Thaksin Shinawatra, deposed as Thai premier in a 2006 coup, said his sister’s seven-month-old government will avoid the same fate due to her good ties with the army and expressed hope he’d return from exile this year.
“As long as there is no issue related to the monarchy, as long as there is no issue about internal security, the military will stay in the barracks,” Thaksin, whose sister Yingluck Shinawatra became prime minister in August, said in an interview yesterday in Seoul. “My sister works hard for the people, she respects the monarchy very much and she can work with the military without conflict.”
Yingluck’s push to rewrite the constitution risks sparking violence like in 2008 when a similar effort by Thaksin’s allies led to protests by his yellow-shirted opponents who shut down parts of Bangkok and seized its airports. Yingluck, a political novice before standing in July elections, is seeking to reassure foreign investors after floods last year swamped thousands of factories and caused the economy to shrink for the first time since 2009.
Changing the constitution to make it more democratic has “almost consensus” support among Thailand’s 66 million people, Thaksin said in an interview that spanned calls for diversifying some of the nation’s foreign-exchange reserves to advocating lower interest rates to spur growth.
“History will not repeat itself,” Thaksin said, referring to street battles that have claimed more than 100 lives since his ouster. Thailand “will move toward reconciliation” as early as this year, he said.
The proposal to create a 99-member Constitution Drafting Assembly passed 399 to 199 on Feb. 24, the first of three required votes in the National Assembly. The People’s Alliance for Democracy, which led anti-Thaksin protests in 2006 and 2008, plans to meet on March 10 to decide whether to return to the streets in a bid to block its passage.
Events in recent weeks point to a detente between Thaksin and his opponents, including the presence of top royal adviser Prem Tinsulanonda, who Thaksin earlier accused of backing the coup, at a dinner hosted by Yingluck, according to Michael Montesano, a visiting research fellow at the Institute of Southeast Asian Studies in Singapore. Court decisions upholding government spending plans and convicting anti-Thaksin protest leader Sondhi Limthongkul of fraud are further evidence, he said.
“There’s been a string of indications that the groups we expected to see undermining this government are not doing so,” Montesano said. “For once, Thaksin’s sweeping statements are perhaps not all bluster.”
Thaksin, 62, became a billionaire after winning a mobile- phone concession in 1990 for what became Thailand’s biggest operator. He soon entered politics and appealed to voters in the poorer northeast region with cheap health care and small loans, a platform that underpinned his tenure as prime minister from 2001 until his ouster.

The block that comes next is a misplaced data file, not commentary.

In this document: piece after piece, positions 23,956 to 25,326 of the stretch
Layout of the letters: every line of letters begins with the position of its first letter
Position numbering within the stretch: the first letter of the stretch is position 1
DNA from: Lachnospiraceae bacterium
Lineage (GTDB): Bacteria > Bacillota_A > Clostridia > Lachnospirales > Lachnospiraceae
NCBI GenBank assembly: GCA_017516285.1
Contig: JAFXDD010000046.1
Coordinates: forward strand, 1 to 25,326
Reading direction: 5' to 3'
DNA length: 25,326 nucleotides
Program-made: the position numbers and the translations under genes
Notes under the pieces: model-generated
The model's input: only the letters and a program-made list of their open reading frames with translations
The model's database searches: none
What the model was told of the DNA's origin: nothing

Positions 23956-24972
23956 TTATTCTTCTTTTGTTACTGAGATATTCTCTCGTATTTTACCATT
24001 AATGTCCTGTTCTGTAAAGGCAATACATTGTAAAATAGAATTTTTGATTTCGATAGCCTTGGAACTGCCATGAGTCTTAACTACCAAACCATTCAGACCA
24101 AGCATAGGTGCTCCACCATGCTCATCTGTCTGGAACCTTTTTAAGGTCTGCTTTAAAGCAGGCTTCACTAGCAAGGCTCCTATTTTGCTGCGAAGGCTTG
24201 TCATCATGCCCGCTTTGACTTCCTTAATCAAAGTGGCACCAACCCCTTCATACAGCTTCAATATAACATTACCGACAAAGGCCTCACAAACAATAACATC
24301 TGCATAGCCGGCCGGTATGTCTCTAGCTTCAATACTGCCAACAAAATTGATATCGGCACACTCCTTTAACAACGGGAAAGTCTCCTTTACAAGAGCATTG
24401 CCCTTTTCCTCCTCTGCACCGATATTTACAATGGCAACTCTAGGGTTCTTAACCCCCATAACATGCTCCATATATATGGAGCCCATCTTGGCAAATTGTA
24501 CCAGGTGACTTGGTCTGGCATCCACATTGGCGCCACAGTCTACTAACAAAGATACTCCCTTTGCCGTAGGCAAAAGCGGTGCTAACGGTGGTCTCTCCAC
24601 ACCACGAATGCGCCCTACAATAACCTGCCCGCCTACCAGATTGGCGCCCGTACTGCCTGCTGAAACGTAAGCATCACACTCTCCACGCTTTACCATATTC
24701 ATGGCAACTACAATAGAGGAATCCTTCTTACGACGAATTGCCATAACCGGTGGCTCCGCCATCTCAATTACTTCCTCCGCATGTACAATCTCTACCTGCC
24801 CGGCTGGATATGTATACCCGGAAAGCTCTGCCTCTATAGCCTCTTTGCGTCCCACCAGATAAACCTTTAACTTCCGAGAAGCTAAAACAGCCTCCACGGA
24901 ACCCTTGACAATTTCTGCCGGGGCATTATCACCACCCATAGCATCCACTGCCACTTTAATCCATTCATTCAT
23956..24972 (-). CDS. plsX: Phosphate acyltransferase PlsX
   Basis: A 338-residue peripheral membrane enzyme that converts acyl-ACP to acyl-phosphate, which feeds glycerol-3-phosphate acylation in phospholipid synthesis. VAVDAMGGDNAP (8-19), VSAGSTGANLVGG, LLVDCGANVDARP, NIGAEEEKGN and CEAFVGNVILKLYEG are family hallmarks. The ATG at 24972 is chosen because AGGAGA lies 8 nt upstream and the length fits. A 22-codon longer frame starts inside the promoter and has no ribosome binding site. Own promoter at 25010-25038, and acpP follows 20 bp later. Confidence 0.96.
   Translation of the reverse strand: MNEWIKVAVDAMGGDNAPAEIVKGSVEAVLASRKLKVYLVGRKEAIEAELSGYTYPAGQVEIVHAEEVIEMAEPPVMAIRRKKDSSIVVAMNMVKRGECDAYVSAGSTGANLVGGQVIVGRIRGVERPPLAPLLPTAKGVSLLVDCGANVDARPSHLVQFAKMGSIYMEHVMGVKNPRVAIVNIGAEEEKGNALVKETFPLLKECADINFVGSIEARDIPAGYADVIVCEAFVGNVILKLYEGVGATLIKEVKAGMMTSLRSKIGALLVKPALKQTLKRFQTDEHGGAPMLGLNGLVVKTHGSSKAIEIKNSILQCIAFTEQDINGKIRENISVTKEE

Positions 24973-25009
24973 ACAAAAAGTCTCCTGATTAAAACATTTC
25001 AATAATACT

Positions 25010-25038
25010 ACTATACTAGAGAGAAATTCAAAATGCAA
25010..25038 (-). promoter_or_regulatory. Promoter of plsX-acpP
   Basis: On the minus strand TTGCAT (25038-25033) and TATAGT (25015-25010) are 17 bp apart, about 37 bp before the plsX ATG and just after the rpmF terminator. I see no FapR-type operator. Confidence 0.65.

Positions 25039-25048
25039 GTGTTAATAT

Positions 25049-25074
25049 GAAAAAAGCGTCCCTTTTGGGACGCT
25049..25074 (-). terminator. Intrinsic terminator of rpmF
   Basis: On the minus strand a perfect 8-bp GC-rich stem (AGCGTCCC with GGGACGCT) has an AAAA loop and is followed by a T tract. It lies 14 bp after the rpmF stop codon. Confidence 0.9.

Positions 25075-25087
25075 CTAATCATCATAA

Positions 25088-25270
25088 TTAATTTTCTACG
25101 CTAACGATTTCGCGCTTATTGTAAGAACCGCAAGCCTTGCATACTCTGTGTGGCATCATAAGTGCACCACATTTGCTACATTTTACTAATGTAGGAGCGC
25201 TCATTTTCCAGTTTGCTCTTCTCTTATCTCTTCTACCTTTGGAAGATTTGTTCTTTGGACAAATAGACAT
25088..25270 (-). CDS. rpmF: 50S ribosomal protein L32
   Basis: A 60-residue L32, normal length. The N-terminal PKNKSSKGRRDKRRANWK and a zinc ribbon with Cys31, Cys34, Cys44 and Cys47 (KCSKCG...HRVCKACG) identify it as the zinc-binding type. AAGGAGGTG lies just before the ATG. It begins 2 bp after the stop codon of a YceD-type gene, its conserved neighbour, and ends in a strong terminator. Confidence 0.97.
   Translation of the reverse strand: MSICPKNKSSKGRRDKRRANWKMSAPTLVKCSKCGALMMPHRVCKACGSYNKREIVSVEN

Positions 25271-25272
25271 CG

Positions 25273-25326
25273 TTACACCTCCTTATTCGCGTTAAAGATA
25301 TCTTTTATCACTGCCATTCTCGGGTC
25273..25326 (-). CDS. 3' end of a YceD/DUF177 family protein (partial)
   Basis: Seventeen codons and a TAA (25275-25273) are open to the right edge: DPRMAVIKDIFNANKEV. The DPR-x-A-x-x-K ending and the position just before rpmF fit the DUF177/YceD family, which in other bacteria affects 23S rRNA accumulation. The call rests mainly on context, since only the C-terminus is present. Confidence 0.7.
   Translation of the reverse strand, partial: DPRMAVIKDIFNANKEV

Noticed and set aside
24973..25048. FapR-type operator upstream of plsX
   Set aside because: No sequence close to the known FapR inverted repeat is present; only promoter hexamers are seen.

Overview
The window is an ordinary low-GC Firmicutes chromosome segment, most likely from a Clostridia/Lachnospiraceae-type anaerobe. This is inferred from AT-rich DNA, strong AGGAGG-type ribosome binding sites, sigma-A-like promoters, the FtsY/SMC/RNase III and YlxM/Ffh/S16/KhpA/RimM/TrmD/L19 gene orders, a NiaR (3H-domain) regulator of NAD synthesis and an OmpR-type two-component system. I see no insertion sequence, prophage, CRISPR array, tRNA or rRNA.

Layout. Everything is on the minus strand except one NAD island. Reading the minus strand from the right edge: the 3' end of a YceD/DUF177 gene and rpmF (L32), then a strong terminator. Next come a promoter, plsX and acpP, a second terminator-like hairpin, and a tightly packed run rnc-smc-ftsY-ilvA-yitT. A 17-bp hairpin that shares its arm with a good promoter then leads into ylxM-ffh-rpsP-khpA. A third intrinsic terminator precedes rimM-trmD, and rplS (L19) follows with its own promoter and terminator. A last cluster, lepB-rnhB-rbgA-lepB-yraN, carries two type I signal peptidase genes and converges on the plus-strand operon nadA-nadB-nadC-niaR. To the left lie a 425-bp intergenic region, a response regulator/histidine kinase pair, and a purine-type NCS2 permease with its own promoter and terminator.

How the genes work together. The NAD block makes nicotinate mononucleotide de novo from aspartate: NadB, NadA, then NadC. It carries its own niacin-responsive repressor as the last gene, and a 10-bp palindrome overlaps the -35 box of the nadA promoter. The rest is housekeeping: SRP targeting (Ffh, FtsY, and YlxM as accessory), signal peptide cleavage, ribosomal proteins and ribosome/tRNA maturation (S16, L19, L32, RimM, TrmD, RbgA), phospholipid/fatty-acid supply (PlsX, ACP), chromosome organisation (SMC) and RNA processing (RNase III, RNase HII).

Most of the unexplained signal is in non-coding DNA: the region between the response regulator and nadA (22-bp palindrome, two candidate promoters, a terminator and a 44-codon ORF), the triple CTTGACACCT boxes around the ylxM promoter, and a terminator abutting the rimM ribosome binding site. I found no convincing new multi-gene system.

Thaksin has lived overseas since fleeing a two-year jail sentence in 2008 for helping his wife buy land from the government. A court seized 46.4 billion baht ($1.5 billion) of his family’s money in 2010, two weeks before his supporters started protests that shut down Bangkok’s commercial center and ended in a military crackdown and arson attacks.
“I’ve done nothing wrong,” Thaksin said when asked if he’d ever spend a day in jail to foster reconciliation.
In July, Yingluck’s Pheu Thai won 265 seats in the 500-seat parliament on pledges to raise the minimum wage, buy rice at above-market rates and give students tablet computers. It was the fifth straight election win since 2001 for allies of Thaksin.
Yingluck “will start delivering campaign promises and the economy will move accordingly,” Thaksin said. “The flood maybe slowed down her performance a little bit, but now I think she performs very well -- better than I expected.”
Thailand’s consumer confidence rose for a third straight month in February, the latest indicator of a recovery after the nation’s worst floods in almost 70 years disrupted supply chains for companies such as Apple Inc. (AAPL) and Toyota Motor Corp. The state planning agency forecasts the economy may expand as much as 6.5 percent this year after the deluge slowed annual growth to 0.1 percent in 2011.
“Despite the floods, our economic fundamentals continue to be strong,” Yingluck said today during a visit to Tokyo. She said she expects the economy “to rebound strongly” and that the forecast for growth this year is between 5.5 percent and 6.5 percent.
She said the government was investing in barriers around industrial estates to protect factories from flooding. “This will ensure industrial supply chains and logistics will not be disrupted,” Yingluck said.
Since King Bhumibol Adulyadej confirmed Yingluck as premier on Aug. 8, Thailand’s SET Index (SET) has risen 7 percent, more than benchmarks in Malaysia, Indonesia and Singapore. The baht has declined percent in that time.
Thaksin criticized Thailand’s central bank, saying policy makers were overly concerned about inflation and should keep interest rates low to boost growth. Foreign reserves of $181 billion are “unnecessarily high” and should be invested in large-scale infrastructure projects, he said.
“Sometimes government officials don’t want to take any risks,” he said, adding that he respects the central bank’s autonomy.
Thaksin considers himself an encyclopedia that Yingluck “can open anytime she wants to.” He said he has no ambition to serve again as prime minister and will seek to become her adviser if he returns to Thailand.
“A Thaksin government without Thaksin is absolutely perfect at the moment,” said Chris Baker, a Bangkok-based political analyst and author of a biography on Thaksin. “Yingluck is doing a brilliant job of empathetic, slightly low- key leadership. We are back on the path before the coup. The one thing that can throw this is if Thaksin tries to return.”
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